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Tamaño letra

Basque clergy wants to heal ETA rift

Many Catholic priests in the region feel forgiveness needs to be sought by both sides: the terrorists and the state, whose agents also committed crimes

José María Ormazábal, the parish priest at the tiny church of Santa Cruz, in Andoain, Gipúzkoa province, does not feel comfortable talking about the assassinations of the journalist José Luis López de Lacalle and the local policeman Joseba Pagazaurtundua, killed by ETA right here in this town. There is still an hour to go before his 7pm Mass, but he keeps looking at his watch and fidgeting, as if he were about to get up and leave. He says he felt joy last week when he heard ETA's announcement of a "definitive" end to violence after 43 years of terrorist attacks that left 829 people dead and thousands more injured - but he adds that it was a muted kind of joy.

"Now we have many problems before us: the victims, the transfer of [ETA] prisoners [closer to home]... I understand that those who have suffered the loss of a dear one feel a terrible pain, but there have been other deaths, too. Not just now, but also under Franco, during the Civil War..."

Gipúzkoa's parish priests are mostly sympathetic to Basque nationalism

The Spanish state should also express contrition over its part in the conflict

The bulk of parish priests in Gipúzkoa - traditionally ETA's stronghold - are sympathetic to Basque nationalism, and they say that the region can only return to normality through apology and forgiveness. But many of these priests, who work in municipalities controlled by Bildu, the radical pro-sovereignty coalition controlled by former members of Batasuna (ETA's outlawed political wing), say that apologies must come from both sides.

In other words, it is not only ETA that should apologize for its murders, extortion and intimidation campaigns. The Spanish state, they claim, should also express contrition over the dirty war waged against ETA in the 1980s through a secret cell called GAL, thought to be responsible for 23 deaths, and for the torture of ETA detainees.

That is why some of these priests did not appreciate the letter that their superior, the bishop of San Sebastián José Ignacio Munilla, had them read out in their parishes during Mass last Sunday. Munilla is viewed as very conservative and anti-nationalist. His appointment was viewed locally as an imposition by the head of the Episcopal Conference in Madrid, Antonio María Rouco.

In his letter, Munilla thanked God for bringing closer the unavoidable and urgent disappearance of ETA (last week's announcement only talked about a definitive end to violence, without mentioning any timelines for disbanding or turning in weapons). The bishop's document also paid a special tribute to "each one of the victims of terrorism" whose pain has not ended just because of the "cessation of violence." Not a word about the state's role in antiterrorist activities.

"This type of language does not go down well around here," explains the priest and social psychology professor Sabino Ayestarán. "There is no mention of victims on the other side or reference to any injustices committed against the Basque people. Munilla does not feel the nationalism, does not feel the pride of being Basque. But that feeling does not take anything away from the pride of being Spanish or being European," adds a man whose face was found plastered on posters against a bull's-eye back in the 1990s, because of his public rejection of violence to achieve political ends.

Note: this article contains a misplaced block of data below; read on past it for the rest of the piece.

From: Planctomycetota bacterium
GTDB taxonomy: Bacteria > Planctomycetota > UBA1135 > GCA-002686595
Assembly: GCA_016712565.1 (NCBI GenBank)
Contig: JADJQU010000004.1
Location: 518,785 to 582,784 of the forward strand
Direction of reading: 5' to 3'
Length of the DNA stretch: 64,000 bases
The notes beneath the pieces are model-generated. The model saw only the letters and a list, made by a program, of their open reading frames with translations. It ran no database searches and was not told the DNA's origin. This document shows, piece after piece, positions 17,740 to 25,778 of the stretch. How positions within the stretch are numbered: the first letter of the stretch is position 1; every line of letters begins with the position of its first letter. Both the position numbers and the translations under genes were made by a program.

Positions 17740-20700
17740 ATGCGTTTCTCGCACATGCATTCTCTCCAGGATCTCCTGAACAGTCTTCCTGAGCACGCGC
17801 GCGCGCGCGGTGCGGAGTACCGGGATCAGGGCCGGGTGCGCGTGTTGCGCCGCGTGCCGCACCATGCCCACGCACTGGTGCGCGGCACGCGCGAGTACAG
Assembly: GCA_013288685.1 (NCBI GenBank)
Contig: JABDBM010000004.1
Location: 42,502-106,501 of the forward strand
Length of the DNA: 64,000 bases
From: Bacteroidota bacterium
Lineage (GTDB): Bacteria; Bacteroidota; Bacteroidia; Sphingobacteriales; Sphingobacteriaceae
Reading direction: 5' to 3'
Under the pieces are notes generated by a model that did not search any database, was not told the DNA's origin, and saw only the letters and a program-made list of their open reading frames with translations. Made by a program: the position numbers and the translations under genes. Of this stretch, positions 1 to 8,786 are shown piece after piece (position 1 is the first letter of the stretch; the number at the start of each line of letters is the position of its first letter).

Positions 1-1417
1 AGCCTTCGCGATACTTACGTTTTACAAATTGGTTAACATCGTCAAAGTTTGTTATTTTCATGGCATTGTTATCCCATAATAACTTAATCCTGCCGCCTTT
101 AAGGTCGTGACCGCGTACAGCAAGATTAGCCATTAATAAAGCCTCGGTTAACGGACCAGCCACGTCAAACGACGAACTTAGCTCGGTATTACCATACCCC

Luis Aranalde, the parish priest at the Church of Espíritu Santo, in San Sebastián, is more sympathetic with the content of the letter, from which he read the passages he considered more important. "The mention of the victims of terrorism and everyone who worked against violence and for peace was highly appropriate," he says. "Perhaps when he talked about the victims he should have also said that the state committed terrorist crimes, that it tortured, but oh well. The letter didn't need to be 10 pages long, either."

In his letter, Munilla also talked about the need for the Church to get involved in the peace and reconciliation process. But how? Sabino Ayestarán is clearly skeptical, and thinks that it will take years, perhaps even the disappearance of an entire generation. "We have a very serious problem. The victims of terrorism, especially the non-nationalist ones, are going to ask ETA members and supporters for a retraction, for admission that they acted wrongfully. And along with the victims, all of the Spanish right and the Socialist Party as well. But I think that, unfortunately, they are not going to obtain that, because the abertzale [radical nationalists with ETA sympathies] cannot do that. Killing is a terrible thing, and those who made the decision to go ahead with it need to justify it. They need it. Otherwise, their conscience would kill them. It is very hard to kill and then admit that it was all for nothing. They might say they share the pain, even accept compensating their victims financially and admit that it was a cruel thing to do... But admitting that it was all for nothing would be the most humiliating thing of all."

Aranalde thinks it is essential for ETA to apologize. "We have the right to demand of them enough strength of character to do some soul searching, which is much harder than shooting someone in the head," he says. "He who does not ask for forgiveness is not humanized. It is the only thing that can help the violent ones have a change of heart and begin to heal. But that is very hard. To admit the senselessness of more than 30 years is tough. It's like complying with the Gospel one hundred percent."